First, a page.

Excerpt from Ryan Leaf’s new book

This is from Ryan’s upcoming book 596 Switch


I knew it was a bad idea and my clammy palms were telling me as much.

It was February of 2010, and a typical winter night of cold and

drizzle in Seattle. As I walked into the Westin for the annual dinner

celebrating Washington State?s newest class of recruits, I really,

truly had an urge to turn around and go home. I hadn?t been to a WSU

event like this in over a decade. The public meltdown of my pro career

left me embarrassed to be around Cougars because I felt I had let them

down. To make matters worse, my addiction to prescription painkillers,

when I was coaching at West Texas A&M, had been all over the news in

the last year.

?Cougs are a very forgiving bunch,? Jack Thompson, the legendary WSU

quarterback, told me. He was one of the people who convinced me to

come to the dinner. Jack is someone I admire immensely. He?s smart,

caring, a great family man, and probably the best goodwill ambassador

WSU has ever had. When Jack talks, I listen. But now that the day for

the dinner had arrived, I was wishing I hadn?t. What would people

think when they saw me? A lot had happened since I was on top of the

Cougar world at the 1998 Rose Bowl. Now it was a dozen years later,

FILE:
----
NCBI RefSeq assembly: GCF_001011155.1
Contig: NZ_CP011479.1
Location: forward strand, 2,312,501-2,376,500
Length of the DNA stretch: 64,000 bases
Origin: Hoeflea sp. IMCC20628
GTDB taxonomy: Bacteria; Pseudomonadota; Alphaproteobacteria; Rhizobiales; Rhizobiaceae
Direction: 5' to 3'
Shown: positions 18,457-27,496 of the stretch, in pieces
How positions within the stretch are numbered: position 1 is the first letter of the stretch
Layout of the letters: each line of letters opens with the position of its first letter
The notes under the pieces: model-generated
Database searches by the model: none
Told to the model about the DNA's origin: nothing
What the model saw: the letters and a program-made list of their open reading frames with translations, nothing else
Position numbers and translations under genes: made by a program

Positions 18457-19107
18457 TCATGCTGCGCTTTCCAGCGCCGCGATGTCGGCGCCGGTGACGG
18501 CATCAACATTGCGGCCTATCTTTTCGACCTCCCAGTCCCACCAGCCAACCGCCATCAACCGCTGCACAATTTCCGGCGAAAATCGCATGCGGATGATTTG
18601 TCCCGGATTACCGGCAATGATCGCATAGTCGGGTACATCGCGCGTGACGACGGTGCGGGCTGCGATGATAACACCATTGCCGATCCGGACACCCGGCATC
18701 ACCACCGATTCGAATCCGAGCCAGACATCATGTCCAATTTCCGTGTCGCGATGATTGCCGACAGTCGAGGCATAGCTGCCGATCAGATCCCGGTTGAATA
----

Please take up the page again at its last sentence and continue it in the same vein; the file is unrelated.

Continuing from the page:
and I wondered if people would even want to say hello. Would there be

sideways glances? Whispers?

There was a social hour before the dinner and I made sure I stayed

close to Jack and other folks I knew pretty well. Hanging out in the

crowded foyer seemed safe. Going into the ballroom with 400 or 500

people you had let down was risky. So I stayed in the foyer as long as

I could, long after Jack and the rest went inside. Ian Furness, the

outstanding Seattle radio commentator, was the emcee that night. Once

his formal spiel was underway, I figured I?d head inside. Everyone

would be focused on Ian, so I could just find my seat and be safe for

the night. I wasn?t even halfway to my table when Ian said, ?. . . and

the next person I?d like to introduce is just now walking in ? right

over there . . .? He pointed my way. ? . . . our quarterback, our Rose

Bowl quarterback ? Ryan Leaf.?

As the spotlight swung in my direction, I froze and then sheepishly

waved my arm, hoping there wouldn?t be any muffles of ?What the hell

is he doing here?? Dead silence probably would have been worse than

anything. But people clapped, and it was like a weight being lifted

from my shoulders. As Ian said a few nice things about me, the

clapping grew louder. I started to navigate toward my seat and the

spotlight followed and the applause grew louder. My eyes started to

well up. And then everyone was on their feet cheering.

Never in my life have I fought so hard to fight back tears. Jack was

right ? Cougars are a very forgiving bunch. If someone had asked me to

say anything at that moment, I don?t think I could have even uttered

my name. I was really choked up. This was like a dream. How did I get

here? Why was this happening? I was surrounded by successful

businessmen and women, plus some of the greatest names ever in Cougar

football, and I was receiving an ovation. Ryan Leaf, the NFL bust.